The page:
It was once a neglected and semi-derelict disused railway blighting the landscape of block after block that stretched from the Meatpackers District to Chelsea. Rudy Guiliani had signed an order for its demolition, but a determined local community fought to turn that elevated railway into the High Line Park, now one of New York City’s most popular public spaces. Since opening in 2009, visitors and locals alike have flocked to this verdant park. In summer, it’s a victim of its own success, with crowds of people walking through an architecturally rich landscape. In winter, you can still find space to yourself, for now at least.
But if like me, you find yourself in the city when the temperature’s hot, you’ll be pleased to learn that the team behind the High Line opened a new space this June which looks set to rival its elder brother. That space is called Domino Park, and you’ll find it across the East River in Brooklyn.
Domino Park extends along five blocks of the Williamsburg waterfront. The hulking silhouette of the Williamsburg Bridge looms over its southern edge. Across the East River, Manhattan’s skyscrapers flank the residential towerblocks of the Lower East Side.
Watching from the back is what’s left of the Domino Sugar Refinery. The brick factory that stands today was constructed in 1882 to replace an earlier building destroyed by fire.
In the latter years of the 19th century, sugar cane was shipped in from across the globe. The American Sugar Refinery Company was so successful, it was one of the original companies to comprise the Dow Jones index. Other factories followed suit and Brooklyn at that time handled over half of America’s sugar as a result. Prior to using sugar, food had been sweetened with honey or molasses. Refining sugar from cane or beet was difficult and time consuming, but companies like American Sugar Refinery brought it to the masses, A century later, though, demand for cane sugar had fallen dramatically in the face of competition from high-fructose corn syrup and sweeteners.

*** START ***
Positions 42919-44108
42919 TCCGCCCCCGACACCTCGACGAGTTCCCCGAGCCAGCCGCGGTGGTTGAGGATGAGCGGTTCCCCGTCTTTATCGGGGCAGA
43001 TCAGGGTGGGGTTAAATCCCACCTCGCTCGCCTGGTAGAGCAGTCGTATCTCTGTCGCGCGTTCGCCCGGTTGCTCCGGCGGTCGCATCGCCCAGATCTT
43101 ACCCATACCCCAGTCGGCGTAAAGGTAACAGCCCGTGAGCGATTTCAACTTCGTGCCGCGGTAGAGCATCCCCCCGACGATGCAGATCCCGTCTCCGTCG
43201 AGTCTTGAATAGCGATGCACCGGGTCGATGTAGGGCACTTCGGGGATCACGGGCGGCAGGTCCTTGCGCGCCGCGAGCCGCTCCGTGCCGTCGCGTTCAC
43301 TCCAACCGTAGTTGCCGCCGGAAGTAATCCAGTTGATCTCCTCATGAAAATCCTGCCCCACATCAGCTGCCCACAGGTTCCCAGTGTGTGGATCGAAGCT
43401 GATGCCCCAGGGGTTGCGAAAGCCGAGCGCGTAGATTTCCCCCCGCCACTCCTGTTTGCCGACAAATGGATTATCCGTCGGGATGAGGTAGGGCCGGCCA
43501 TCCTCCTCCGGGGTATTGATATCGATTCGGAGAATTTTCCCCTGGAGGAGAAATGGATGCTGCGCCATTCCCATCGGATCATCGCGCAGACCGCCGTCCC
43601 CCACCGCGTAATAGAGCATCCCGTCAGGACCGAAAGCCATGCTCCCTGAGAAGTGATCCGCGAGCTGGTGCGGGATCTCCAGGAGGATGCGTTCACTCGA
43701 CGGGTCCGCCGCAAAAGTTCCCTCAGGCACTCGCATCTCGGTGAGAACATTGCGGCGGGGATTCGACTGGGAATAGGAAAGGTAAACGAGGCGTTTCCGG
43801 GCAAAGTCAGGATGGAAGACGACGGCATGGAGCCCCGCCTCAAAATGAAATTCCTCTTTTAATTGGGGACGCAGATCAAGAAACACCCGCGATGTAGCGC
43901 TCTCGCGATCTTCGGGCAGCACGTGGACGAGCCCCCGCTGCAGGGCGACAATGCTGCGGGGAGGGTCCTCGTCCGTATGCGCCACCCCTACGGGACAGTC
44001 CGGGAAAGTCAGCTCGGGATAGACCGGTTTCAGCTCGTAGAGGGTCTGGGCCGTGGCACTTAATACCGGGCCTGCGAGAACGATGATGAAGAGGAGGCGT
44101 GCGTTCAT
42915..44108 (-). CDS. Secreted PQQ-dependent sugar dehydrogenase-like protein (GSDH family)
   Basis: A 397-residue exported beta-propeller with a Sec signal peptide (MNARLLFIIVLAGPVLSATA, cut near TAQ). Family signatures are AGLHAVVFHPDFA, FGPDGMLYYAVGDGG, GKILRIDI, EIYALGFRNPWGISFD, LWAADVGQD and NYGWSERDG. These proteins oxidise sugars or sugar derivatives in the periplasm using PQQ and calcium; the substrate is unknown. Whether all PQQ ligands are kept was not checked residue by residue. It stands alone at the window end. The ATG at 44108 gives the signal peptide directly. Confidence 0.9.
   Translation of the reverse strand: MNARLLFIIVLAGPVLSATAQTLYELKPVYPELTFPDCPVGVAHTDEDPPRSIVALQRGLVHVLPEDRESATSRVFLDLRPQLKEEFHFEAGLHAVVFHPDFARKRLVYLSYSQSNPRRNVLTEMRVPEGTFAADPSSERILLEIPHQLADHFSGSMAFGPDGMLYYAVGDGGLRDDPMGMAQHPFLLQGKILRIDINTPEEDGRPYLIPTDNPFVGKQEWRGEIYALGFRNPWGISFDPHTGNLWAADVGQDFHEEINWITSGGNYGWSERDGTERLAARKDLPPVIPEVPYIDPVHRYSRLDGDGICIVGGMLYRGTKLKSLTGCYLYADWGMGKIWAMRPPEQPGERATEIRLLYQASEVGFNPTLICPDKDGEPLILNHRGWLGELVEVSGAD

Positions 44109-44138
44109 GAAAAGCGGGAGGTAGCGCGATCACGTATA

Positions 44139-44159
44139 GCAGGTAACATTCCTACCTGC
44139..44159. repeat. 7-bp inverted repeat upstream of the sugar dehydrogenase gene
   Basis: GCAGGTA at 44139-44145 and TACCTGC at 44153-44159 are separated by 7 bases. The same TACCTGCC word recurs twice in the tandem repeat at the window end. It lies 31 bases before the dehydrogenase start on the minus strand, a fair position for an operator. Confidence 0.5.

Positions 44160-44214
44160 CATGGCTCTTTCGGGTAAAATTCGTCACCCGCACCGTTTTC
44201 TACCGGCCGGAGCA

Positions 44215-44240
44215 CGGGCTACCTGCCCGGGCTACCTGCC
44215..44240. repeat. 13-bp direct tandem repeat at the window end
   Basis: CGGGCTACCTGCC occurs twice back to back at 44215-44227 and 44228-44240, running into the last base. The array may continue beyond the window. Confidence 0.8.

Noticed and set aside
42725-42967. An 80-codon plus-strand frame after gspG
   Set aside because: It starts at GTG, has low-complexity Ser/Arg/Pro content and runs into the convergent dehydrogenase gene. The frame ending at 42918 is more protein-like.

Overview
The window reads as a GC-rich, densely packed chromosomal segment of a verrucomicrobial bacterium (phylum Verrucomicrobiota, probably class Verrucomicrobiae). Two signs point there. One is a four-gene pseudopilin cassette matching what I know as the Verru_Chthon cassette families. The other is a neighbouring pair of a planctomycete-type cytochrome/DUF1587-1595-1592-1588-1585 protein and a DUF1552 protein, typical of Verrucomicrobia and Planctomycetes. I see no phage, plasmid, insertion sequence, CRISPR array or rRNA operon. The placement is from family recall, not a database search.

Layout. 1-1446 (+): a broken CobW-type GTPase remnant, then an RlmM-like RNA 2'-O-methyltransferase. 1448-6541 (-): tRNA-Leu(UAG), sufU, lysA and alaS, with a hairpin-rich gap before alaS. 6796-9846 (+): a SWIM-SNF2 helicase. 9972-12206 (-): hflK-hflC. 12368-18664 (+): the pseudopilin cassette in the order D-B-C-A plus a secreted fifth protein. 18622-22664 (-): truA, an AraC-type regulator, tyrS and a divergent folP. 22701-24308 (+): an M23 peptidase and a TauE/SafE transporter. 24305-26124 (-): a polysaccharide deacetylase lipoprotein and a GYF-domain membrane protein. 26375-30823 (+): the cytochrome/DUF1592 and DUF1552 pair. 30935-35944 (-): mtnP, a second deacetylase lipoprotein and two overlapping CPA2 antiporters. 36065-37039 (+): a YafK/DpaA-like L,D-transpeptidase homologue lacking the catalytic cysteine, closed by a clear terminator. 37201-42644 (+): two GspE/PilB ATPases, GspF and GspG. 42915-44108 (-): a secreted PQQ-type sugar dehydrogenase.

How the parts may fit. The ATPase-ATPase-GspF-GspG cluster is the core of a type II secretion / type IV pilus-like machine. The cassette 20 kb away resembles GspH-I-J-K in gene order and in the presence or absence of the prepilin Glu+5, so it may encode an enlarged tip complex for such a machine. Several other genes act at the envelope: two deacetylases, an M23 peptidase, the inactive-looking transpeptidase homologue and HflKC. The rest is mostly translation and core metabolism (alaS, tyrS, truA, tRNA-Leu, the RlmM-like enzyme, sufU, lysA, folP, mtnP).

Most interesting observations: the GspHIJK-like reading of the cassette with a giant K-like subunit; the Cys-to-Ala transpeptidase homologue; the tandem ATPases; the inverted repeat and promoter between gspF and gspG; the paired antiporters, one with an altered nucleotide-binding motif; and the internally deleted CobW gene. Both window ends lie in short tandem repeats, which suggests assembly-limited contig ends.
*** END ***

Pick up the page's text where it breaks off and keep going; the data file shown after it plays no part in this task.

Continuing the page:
It was almost inevitable that the Domino factory would close, just as so many of Brooklyn’s other industrial buildings have. But many of the industrial artefacts, such as the four syrup towers and crane tracks from the original factory, have been repurposed as props in this cleverly designed park.
An elevated walkway maximises the views across to the Empire State Building and down over the park itself. There are fountains, hardwood loungers and bench seating. The wood has been upcycled, taken from the factory which itself will be redeveloped. Planting is yet to become established, but as with the High Line a decade ago, a vibrant show of yellow and green grasses and other structural planting forms the bones of what will become.
This is a park which has its eye firmly on the local population. The playground was popular while I was visiting, as were the fountains. It would seem this is the place to bring your toddlers – or send your nanny. Even the playground’s a nod to the past, designed to resemble the process of sugar refining.
A lot of thought has gone into this park, and as the rest of the project launches, this is set to become one of Willamsburg’s most popular spaces for visitors as well as locals. It’s just a fifteen minute stroll from trendy Bedford Avenue, itself only a short subway ride from Manhattan’s Union Square. If you’re looking for somewhere to escape the High Line’s crowds without skimping on its achingly-cool design, this could well be it.
The Bahamas consists of around 700 islands, cays and islets strung out like jewels on a necklace in some of the shallowest, most turquoise waters of the Atlantic Ocean. Most of these islands are uninhabited. Those further from Nassau, the country’s capital, are known as the Family Islands or Out Islands. The Exumas draw visitors for snorkelling and watersports as well as film makers – James Bond’s Thunderball was filmed near Staniel Cay and Pirates of the Caribbean on Sandy Cay. Johnny Depp liked the place so much he even bought his own private island nearby. He’s not alone. The Bahamas has a higher number of privately owned islands than anywhere else on the planet.
But when it comes to celebrity residents, even Hollywood stars are eclipsed by the Exumas’ famous porcine residents. No one knows for sure how pigs got to Big Major Cay, but these days they are the Exumas’ biggest draw. Around twenty or so pigs live on the beach, charming the pants off the steady stream of tourists who come here to swim with them. The proximity of Big Major Cay to Nassau makes it possible to visit for the day, even if you’re stopping off as part of a cruise.